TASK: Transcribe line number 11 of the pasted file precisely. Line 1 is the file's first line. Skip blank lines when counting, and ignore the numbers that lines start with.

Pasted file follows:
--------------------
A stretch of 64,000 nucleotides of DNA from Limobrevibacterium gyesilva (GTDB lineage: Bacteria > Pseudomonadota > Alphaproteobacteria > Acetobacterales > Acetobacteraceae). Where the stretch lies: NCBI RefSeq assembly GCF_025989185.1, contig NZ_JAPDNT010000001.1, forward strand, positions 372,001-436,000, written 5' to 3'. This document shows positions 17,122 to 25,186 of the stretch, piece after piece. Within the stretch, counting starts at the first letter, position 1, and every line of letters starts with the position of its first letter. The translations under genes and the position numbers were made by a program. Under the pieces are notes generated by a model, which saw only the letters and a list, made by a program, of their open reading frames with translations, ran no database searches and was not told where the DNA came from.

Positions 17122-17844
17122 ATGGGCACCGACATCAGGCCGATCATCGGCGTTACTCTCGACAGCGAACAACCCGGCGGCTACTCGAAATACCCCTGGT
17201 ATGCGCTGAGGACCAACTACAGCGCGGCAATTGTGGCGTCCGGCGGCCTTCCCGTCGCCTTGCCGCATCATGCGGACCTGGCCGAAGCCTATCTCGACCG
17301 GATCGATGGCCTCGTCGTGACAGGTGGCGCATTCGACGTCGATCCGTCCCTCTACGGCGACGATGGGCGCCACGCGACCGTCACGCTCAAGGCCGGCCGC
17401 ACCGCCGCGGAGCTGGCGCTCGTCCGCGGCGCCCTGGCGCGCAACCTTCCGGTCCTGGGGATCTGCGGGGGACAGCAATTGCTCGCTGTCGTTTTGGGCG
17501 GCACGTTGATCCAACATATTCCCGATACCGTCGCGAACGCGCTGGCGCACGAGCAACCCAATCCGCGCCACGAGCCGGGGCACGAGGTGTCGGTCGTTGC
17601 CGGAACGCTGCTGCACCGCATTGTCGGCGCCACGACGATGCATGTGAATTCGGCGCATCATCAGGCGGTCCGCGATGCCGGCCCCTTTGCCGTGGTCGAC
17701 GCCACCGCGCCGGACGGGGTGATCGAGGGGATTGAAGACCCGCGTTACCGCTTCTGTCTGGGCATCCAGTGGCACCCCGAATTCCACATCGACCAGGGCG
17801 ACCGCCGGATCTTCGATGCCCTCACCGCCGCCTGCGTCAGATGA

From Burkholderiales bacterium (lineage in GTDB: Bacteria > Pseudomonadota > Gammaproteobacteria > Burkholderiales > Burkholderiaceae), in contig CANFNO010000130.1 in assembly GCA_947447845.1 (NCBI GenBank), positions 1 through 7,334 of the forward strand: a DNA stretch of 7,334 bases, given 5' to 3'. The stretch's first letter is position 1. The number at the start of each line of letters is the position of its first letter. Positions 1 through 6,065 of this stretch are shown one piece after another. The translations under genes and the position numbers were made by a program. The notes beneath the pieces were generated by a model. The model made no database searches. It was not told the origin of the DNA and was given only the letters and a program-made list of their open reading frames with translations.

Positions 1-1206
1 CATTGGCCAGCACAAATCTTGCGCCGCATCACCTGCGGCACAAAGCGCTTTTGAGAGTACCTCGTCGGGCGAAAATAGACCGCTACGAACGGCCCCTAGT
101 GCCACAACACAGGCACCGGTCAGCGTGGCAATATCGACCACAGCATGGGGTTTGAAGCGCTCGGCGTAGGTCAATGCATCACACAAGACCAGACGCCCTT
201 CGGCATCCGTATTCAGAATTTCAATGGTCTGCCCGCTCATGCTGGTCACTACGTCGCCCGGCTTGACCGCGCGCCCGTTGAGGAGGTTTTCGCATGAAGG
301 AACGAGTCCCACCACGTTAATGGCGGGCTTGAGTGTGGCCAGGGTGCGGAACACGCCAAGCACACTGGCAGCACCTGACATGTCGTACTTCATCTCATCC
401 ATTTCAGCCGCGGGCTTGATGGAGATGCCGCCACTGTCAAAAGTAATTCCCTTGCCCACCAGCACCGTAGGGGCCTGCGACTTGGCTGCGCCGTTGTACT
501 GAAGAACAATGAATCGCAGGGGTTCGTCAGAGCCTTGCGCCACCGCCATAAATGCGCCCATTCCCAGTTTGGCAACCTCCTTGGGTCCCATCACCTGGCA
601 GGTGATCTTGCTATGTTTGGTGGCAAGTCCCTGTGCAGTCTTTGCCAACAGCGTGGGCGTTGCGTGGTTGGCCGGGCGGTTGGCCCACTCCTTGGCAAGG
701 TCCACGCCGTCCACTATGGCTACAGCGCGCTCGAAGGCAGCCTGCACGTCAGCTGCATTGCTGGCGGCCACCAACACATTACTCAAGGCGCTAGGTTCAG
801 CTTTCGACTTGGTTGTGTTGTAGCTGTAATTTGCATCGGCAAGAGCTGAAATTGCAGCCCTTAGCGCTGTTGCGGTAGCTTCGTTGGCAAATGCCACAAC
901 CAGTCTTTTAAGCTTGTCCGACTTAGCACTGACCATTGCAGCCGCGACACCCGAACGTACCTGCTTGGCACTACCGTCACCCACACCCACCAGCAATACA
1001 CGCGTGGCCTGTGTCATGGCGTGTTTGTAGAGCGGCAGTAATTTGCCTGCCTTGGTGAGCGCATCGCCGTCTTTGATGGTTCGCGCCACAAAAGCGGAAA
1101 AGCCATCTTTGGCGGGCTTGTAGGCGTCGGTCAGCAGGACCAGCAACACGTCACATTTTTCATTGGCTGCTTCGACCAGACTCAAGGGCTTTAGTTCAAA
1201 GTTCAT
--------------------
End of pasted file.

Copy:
From Burkholderiales bacterium (lineage in GTDB: Bacteria > Pseudomonadota > Gammaproteobacteria > Burkholderiales > Burkholderiaceae), in contig CANFNO010000130.1 in assembly GCA_947447845.1 (NCBI GenBank), positions 1 through 7,334 of the forward strand: a DNA stretch of 7,334 bases, given 5' to 3'. The stretch's first letter is position 1. The number at the start of each line of letters is the position of its first letter. Positions 1 through 6,065 of this stretch are shown one piece after another. The translations under genes and the position numbers were made by a program. The notes beneath the pieces were generated by a model. The model made no database searches. It was not told the origin of the DNA and was given only the letters and a program-made list of their open reading frames with translations.